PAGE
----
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Journal Articles

Development of a short-term emergency assessment system of the marine environmental radioactivity around Japan

Kobayashi, Takuya; Kawamura, Hideyuki; Fujii, Katsuji*; Kamidaira, Yuki

Journal of Nuclear Science and Technology, 54(5), p.609 - 616, 2017/05

 Times Cited Count:9 Percentile:74.4(Nuclear Science & Technology)

The Japan Atomic Energy Agency has, for many years, been developing a radionuclide dispersion model for the ocean, and has validated the model through application in many sea areas using oceanic flow fields calculated by the ocean model. The Fukushima Dai-ichi Nuclear Power Station accident caused marine pollution by artificial radioactive materials to the North Pacific, especially to coastal waters northeast of mainland Japan. In order to investigate the migration of radionuclides in the ocean caused by this severe accident, studies using marine dispersion simulations have been carried out by JAEA. Based on these as well as the previous studies, JAEA has developed the Short-Term Emergency Assessment system of Marine Environmental Radioactivity (STEAMER) to immediately predict the radionuclide concentration around Japan in case of a nuclear accident.

Oral presentation

Development of an emergency assessment system of the marine environmental radioactivity around Japan and its utilization

Kobayashi, Takuya; Kawamura, Hideyuki; Fujii, Katsuji*; Kamidaira, Yuki

no journal, ,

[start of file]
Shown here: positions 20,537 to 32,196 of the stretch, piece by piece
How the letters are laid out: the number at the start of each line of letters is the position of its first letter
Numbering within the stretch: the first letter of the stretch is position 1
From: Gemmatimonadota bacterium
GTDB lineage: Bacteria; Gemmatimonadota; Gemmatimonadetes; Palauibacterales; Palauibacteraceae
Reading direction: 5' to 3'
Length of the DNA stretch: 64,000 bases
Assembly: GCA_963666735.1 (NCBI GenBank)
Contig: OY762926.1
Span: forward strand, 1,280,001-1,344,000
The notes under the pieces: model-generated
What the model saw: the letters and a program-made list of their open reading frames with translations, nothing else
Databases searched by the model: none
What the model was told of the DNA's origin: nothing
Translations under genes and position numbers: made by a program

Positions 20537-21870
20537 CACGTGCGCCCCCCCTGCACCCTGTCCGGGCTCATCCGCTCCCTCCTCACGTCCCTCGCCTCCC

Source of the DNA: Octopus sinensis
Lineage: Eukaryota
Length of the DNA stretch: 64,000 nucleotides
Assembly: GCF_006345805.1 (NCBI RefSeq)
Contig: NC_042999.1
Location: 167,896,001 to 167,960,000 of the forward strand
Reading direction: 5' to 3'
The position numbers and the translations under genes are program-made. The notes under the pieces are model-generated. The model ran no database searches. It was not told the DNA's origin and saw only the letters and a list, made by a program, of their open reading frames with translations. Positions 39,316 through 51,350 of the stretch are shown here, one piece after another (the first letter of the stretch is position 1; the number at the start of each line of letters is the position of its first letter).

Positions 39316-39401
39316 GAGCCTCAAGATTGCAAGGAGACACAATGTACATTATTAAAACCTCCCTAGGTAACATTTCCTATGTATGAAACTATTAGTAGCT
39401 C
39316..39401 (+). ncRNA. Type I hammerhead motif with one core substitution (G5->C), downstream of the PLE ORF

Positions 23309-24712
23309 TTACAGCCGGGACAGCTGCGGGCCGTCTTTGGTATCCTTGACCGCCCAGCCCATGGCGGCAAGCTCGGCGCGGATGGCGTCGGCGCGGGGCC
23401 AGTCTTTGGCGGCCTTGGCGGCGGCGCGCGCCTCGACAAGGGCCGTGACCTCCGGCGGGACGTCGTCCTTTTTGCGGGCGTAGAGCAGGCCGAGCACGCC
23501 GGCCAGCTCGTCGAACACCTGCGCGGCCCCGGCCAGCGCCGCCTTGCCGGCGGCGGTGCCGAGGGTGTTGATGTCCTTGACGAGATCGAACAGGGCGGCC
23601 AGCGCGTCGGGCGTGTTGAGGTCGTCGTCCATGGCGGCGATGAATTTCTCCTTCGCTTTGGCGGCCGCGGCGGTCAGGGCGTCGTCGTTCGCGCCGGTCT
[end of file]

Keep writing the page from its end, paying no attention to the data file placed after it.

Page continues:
The Fukushima Dai-ichi Nuclear Power Station (FNPS1) accident in Japan in March 2011 led to the release of large amounts of radionuclides into the atmosphere as well as direct discharges into the ocean. Various environmental assessments have been performed by many research groups using marine dispersion simulations after the FNPS1 accident. It was recognized from these woks that the risk of radionuclide release from nuclear facilities to the environment was very high and the establishment of emergency ocean dispersion forecasting systems was necessary. Then, the Japan Atomic Energy Agency (JAEA) has developed the Short-Term Emergency Assessment system of Marine Environmental Radioactivity (STEAMER) to immediately predict the radionuclide migration for a nuclear accident in ocean around Japan, by integrating previous study results. In this study, structure, performance test results, and utilization of the system are described.

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